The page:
In the name of a code of ethics for researchers (fortunately some of them do have one) and of the great complexity of barely explored domains, science will never be able to provide an absolute answer, free of margins of errors, for our political deciders. Meanwhile, increasing numbers of people and industries, evermore capable and competitive, increase pressure on ecosystems. However, the limits of prosperity are much more dependant on available natural capital than on current or future technological prowess. While technology continues to postpone the depletion of resources by providing materials that seem cheaper and cheaper, it is an illusion for their production costs do not include the disappearance of forests, the accumulation of toxic waste that is dumped into our rivers, the depletion of soil, and the erosion of cultures.

It is neither oil nor copper resources that are limiting our development but rather “Biogée”, term coined by Michel Serres meaning the earth and life. It is not the limits of pumping power but rather the drying up of aquifers that is threatening access to water. There are dozens of other examples.

The stock of natural capital is collapsing rapidly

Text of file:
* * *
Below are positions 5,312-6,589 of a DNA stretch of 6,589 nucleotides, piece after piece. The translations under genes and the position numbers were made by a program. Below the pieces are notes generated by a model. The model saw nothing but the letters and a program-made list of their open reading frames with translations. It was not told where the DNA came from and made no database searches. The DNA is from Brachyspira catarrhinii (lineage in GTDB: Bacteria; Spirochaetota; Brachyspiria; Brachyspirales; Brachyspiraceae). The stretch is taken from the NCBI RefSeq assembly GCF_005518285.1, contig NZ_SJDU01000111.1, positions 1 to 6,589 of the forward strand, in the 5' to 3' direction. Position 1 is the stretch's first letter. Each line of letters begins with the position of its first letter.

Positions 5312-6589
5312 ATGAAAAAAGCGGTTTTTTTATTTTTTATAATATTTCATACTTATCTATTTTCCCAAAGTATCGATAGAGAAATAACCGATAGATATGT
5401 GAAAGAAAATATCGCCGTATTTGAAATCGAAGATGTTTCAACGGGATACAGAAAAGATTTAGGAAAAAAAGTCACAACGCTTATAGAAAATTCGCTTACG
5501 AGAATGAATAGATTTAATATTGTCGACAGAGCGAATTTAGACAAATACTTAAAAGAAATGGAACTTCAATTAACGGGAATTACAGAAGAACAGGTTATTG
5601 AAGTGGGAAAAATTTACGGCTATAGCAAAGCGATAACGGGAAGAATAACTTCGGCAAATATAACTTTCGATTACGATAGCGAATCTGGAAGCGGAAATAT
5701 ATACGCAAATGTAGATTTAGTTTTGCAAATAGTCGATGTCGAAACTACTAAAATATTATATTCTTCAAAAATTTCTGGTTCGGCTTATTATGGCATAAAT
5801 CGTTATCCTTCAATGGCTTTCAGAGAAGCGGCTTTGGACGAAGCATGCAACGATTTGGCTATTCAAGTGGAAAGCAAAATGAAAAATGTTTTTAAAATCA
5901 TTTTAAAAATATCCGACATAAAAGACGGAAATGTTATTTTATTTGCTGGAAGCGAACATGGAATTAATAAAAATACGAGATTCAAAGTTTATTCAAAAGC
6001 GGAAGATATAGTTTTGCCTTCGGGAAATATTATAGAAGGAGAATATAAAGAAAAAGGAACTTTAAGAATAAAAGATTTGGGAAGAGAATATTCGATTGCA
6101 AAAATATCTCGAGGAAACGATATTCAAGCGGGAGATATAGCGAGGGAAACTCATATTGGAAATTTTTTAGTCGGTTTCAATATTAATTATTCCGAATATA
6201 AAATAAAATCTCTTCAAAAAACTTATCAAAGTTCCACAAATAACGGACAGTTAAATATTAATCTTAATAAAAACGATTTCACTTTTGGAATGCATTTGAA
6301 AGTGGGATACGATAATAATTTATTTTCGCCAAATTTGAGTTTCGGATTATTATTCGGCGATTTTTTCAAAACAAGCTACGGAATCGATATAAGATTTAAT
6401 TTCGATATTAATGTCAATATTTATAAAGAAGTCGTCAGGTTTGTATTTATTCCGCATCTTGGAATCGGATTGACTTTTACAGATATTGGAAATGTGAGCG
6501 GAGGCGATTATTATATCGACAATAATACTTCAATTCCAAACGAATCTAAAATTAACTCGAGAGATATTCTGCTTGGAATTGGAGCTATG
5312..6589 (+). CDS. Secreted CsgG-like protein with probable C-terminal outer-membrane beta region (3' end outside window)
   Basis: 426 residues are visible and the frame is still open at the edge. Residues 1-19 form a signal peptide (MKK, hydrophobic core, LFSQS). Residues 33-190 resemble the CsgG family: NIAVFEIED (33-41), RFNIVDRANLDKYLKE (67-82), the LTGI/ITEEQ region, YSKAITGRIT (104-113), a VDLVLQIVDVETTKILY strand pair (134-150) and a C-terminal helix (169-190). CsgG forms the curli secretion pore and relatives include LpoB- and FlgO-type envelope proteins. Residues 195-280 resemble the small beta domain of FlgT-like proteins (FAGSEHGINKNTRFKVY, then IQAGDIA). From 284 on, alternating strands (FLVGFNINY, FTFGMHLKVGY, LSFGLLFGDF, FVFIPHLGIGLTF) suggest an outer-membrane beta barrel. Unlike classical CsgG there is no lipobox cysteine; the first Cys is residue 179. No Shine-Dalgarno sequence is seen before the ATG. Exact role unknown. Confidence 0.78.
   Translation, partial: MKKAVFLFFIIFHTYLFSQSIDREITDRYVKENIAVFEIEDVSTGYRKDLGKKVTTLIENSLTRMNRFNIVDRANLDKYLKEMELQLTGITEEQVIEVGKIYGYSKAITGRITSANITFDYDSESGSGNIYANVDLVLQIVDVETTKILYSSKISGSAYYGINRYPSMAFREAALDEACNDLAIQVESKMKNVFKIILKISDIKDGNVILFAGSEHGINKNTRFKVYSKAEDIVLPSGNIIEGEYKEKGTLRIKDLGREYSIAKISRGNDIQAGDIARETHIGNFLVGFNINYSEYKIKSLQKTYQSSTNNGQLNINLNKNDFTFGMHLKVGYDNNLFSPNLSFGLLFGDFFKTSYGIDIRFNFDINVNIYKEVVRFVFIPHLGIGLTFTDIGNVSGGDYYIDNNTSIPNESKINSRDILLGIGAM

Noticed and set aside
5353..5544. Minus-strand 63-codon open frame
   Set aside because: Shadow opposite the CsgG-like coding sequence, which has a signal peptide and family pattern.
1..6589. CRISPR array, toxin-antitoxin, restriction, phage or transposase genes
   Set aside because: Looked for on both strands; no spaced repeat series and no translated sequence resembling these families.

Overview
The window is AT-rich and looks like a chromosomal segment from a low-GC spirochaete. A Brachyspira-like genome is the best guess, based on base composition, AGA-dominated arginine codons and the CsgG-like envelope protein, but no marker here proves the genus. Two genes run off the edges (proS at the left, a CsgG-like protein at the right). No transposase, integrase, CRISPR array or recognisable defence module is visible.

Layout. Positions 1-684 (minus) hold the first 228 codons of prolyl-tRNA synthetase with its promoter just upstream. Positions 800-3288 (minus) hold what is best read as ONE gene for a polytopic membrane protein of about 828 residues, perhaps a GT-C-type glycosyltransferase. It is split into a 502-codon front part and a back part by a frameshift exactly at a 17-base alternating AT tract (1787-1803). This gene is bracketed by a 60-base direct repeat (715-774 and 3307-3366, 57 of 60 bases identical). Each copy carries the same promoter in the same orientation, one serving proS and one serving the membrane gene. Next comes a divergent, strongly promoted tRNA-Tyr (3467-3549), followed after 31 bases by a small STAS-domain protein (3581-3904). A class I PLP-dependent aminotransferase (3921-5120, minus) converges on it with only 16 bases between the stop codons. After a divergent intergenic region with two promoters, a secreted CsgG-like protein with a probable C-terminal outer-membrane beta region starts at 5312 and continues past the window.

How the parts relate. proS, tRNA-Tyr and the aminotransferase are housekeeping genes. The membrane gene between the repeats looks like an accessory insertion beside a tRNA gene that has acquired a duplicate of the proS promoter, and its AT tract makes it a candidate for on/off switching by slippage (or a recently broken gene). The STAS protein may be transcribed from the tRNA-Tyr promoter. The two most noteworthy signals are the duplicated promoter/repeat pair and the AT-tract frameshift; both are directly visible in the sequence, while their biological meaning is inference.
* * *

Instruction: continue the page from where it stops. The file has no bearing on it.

Humanity has inherited a natural capital of 4 million years. At our current rate of use and deterioration, there will be very little left at the end of the next century. It is neither a dogmatic nor moral question but rather a subject of the utmost importance for our society and for human beings. Despite innumerable articles, books, and conferences on the state of the environment, the stock of natural capital is collapsing rapidly and the vital services it offers are crucial for our survival.

Despite all of this, our collective survival instinct has not yet been triggered. The tiger of Sumatra is forced to leave his island because when it comes to protecting the tiger’s natural habitat or maintaining palm oil revenues, the choice is foregone.

Unemployment is more widely feared than the destruction of the environment because it strikes cruelly at the heart of each family in each country. We share nonetheless the same struggles without realizing it: the flourishing of our species within its dependant ties with the Earth.